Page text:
Create a Fall-Proof Home Environment
Most falls are caused by a loss of footing (tripping) and/or traction (slipping) associated with environmental hazards. An ideal, fall-proof home features even, non-slip walking surfaces throughout. While this may seem unattainable, especially for those living in multi-level residences, there are minor changes and home modifications that can reduce an elder’s fall risk.
Keep all rooms free of clutter, especially the floors. Furniture should be easy to walk around and walkways should be clear. That means no electrical cords, throw rugs or other trip hazards.
Keep floor surfaces clean and dry but not slippery.
Check that all carpets and area rugs have skid-proof backings or are firmly secured to the floor, including carpeting on stairs.
Be sure that all stairwells are adequately lit and have sturdy handrails on both sides. Consider placing contrasting fluorescent tape on the edges of each step to avoid missteps.
Install grab bars on bathroom walls beside tubs, showers and toilets. For those who tire easily or are unstable on their feet, consider using a transfer bench or shower chair for increased stability when bathing.
Use a non-slip spray treatment or permanent non-slip strips to provide added traction on the floors of showers and bathtubs.
Ensure that light switches are located near the entry points of each room to prevent fumbling in the dark. Another option is to install voice- or sound-activated lamps.
Reorganize closets, cabinets and other storage areas to minimize the need to bend down or reach up to retrieve commonly used items.
Choose Appropriate Footwear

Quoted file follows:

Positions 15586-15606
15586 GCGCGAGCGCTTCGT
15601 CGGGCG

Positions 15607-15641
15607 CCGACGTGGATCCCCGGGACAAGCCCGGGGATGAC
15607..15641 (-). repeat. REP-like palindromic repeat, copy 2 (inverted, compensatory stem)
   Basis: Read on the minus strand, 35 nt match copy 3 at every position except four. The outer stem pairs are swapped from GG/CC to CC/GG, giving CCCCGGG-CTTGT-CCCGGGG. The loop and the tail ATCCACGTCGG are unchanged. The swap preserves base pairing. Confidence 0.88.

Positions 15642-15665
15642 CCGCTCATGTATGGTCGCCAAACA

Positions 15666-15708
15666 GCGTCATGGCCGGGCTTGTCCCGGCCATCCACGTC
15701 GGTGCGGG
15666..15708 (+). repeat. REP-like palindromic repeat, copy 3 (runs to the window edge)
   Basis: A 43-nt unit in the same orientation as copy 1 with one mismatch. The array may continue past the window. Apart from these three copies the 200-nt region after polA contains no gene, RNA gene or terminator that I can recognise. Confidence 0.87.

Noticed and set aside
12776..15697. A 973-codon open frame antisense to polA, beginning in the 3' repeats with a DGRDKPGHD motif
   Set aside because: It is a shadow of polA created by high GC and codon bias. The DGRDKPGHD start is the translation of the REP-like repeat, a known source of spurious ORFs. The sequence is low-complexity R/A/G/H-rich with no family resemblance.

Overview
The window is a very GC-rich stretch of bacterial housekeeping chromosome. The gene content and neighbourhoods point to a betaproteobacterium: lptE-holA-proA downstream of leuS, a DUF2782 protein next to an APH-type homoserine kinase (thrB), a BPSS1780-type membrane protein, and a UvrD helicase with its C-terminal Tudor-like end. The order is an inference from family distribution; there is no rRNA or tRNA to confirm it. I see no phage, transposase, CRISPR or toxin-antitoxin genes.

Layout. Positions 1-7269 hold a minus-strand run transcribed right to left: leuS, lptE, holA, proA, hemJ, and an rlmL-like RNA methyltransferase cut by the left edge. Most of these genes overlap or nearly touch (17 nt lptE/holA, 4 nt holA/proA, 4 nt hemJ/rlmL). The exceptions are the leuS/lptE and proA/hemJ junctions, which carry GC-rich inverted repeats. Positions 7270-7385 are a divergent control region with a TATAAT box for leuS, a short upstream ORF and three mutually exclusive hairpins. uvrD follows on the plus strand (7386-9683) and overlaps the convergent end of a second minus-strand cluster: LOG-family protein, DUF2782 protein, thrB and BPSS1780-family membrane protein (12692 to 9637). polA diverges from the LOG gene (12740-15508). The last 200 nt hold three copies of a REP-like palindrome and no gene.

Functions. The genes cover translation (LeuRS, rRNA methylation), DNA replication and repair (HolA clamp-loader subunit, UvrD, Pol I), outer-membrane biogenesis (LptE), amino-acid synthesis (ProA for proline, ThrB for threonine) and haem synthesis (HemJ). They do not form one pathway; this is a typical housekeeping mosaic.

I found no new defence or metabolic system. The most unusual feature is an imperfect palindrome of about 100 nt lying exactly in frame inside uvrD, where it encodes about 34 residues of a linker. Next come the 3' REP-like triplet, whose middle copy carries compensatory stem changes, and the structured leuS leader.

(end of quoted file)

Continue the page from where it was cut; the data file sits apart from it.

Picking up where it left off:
Seniors often have a favorite pair of shoes or slippers, but if they are worn out, ill-fitting or an impractical style, they can be a serious fall hazard. Supportive, low-heeled shoes with non-slip soles are ideal. Consider purchasing two pairs—one for inside the home and one for wearing on outings. Avoid walking around in socks, stockings or backless slippers.
Encourage Physical Activity
Regular physical activity is the first line of defense against falls and fractures. As people get older, they typically become less active and begin to lose muscle mass and tone. This leads to a decrease in strength, coordination, and flexibility and an increased fall risk. An exercise regimen can help seniors improve their stamina, balance and mobility, regardless of their age.
Use Prescribed Mobility Aids
Elders are often reluctant to get (and consistently use) mobility aids, even though these devices can play a vital role in helping them continue to lead safe and active lives. It is important to ensure they are using the proper mobility aid (e.g., walker, rollator, cane) and using it correctly. A physical therapist or occupational therapist can conduct an assessment, recommend the appropriate durable medical equipment, and educate the patient on how to use it. Medicare Part B covers medically necessary durable medical equipment (DME), but only if it is prescribed by a doctor.
Receive Regular Eye Exams
Even small changes in sight can make a senior more prone to falling. Encourage aging loved ones to wear their eyeglasses (and use low vision aids if necessary) so they can see their surroundings clearly. Regular eye exams are crucial for ensuring a senior is wearing the correct prescription and screening for eye diseases.
Check for Medication Side Effects and Interactions
As people get older, they are more likely to suffer from a variety of chronic medical conditions that must be managed with medication. Research shows that the median number of prescription medications taken by older adults is four. It is estimated that between 30 and 40 percent of seniors take five or more prescriptions, all of which come with side effects and the potential for adverse drug interactions.
Seniors with illnesses that affect their circulation, sensation, mobility or mental alertness are more likely to fall. Certain prescriptions cause side effects, such as dizziness, confusion, drowsiness, fluctuations in blood pressure or slowed reflexes, that can contribute to accidents as well. Original post from AgingCare.com
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